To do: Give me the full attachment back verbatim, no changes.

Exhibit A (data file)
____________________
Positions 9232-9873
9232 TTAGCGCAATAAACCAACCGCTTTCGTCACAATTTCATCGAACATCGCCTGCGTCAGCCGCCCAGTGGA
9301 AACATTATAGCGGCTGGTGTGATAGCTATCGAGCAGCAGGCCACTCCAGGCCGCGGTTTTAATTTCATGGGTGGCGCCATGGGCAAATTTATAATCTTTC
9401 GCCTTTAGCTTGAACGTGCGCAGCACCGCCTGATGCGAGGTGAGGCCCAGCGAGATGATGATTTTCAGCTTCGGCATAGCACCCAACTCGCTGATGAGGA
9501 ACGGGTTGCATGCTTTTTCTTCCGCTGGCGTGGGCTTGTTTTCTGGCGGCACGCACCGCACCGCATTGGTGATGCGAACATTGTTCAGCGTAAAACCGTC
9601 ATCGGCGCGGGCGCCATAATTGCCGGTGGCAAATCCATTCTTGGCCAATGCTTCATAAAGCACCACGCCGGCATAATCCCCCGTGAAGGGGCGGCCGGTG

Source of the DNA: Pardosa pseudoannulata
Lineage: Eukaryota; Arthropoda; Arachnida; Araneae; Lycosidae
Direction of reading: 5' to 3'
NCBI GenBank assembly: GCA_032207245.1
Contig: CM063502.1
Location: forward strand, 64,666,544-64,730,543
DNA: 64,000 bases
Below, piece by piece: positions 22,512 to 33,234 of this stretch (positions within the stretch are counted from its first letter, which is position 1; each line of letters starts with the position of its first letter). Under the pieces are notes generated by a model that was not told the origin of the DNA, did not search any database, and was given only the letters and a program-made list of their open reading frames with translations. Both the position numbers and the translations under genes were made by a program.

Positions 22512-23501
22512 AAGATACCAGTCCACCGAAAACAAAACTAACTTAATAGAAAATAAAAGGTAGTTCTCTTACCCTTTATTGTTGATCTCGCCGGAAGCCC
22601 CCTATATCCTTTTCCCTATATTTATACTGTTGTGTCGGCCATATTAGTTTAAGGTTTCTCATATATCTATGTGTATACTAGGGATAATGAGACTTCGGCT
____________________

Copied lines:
Positions 9232-9873
9232 TTAGCGCAATAAACCAACCGCTTTCGTCACAATTTCATCGAACATCGCCTGCGTCAGCCGCCCAGTGGA
9301 AACATTATAGCGGCTGGTGTGATAGCTATCGAGCAGCAGGCCACTCCAGGCCGCGGTTTTAATTTCATGGGTGGCGCCATGGGCAAATTTATAATCTTTC
9401 GCCTTTAGCTTGAACGTGCGCAGCACCGCCTGATGCGAGGTGAGGCCCAGCGAGATGATGATTTTCAGCTTCGGCATAGCACCCAACTCGCTGATGAGGA
9501 ACGGGTTGCATGCTTTTTCTTCCGCTGGCGTGGGCTTGTTTTCTGGCGGCACGCACCGCACCGCATTGGTGATGCGAACATTGTTCAGCGTAAAACCGTC
9601 ATCGGCGCGGGCGCCATAATTGCCGGTGGCAAATCCATTCTTGGCCAATGCTTCATAAAGCACCACGCCGGCATAATCCCCCGTGAAGGGGCGGCCGGTG

Source of the DNA: Pardosa pseudoannulata
Lineage: Eukaryota; Arthropoda; Arachnida; Araneae; Lycosidae
Direction of reading: 5' to 3'
NCBI GenBank assembly: GCA_032207245.1
Contig: CM063502.1
Location: forward strand, 64,666,544-64,730,543
DNA: 64,000 bases
Below, piece by piece: positions 22,512 to 33,234 of this stretch (positions within the stretch are counted from its first letter, which is position 1; each line of letters starts with the position of its first letter). Under the pieces are notes generated by a model that was not told the origin of the DNA, did not search any database, and was given only the letters and a program-made list of their open reading frames with translations. Both the position numbers and the translations under genes were made by a program.

Positions 22512-23501
22512 AAGATACCAGTCCACCGAAAACAAAACTAACTTAATAGAAAATAAAAGGTAGTTCTCTTACCCTTTATTGTTGATCTCGCCGGAAGCCC
22601 CCTATATCCTTTTCCCTATATTTATACTGTTGTGTCGGCCATATTAGTTTAAGGTTTCTCATATATCTATGTGTATACTAGGGATAATGAGACTTCGGCT